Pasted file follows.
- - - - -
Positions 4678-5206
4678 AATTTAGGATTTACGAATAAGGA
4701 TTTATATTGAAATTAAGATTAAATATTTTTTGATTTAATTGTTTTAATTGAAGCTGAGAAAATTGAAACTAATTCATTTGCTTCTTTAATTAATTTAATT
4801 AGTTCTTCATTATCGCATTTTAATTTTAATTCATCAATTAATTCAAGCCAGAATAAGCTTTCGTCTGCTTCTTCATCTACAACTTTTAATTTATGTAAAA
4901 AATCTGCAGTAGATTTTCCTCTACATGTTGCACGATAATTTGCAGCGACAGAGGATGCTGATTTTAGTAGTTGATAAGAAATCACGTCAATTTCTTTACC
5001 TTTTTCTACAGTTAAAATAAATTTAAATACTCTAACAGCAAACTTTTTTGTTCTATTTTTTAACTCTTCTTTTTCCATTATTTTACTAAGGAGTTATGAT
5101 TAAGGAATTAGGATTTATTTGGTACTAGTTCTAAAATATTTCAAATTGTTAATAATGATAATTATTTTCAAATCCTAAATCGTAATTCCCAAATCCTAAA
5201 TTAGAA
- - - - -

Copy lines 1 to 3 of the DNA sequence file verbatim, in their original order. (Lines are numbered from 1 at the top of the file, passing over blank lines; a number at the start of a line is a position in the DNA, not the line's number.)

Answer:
Positions 4678-5206
4678 AATTTAGGATTTACGAATAAGGA
4701 TTTATATTGAAATTAAGATTAAATATTTTTTGATTTAATTGTTTTAATTGAAGCTGAGAAAATTGAAACTAATTCATTTGCTTCTTTAATTAATTTAATT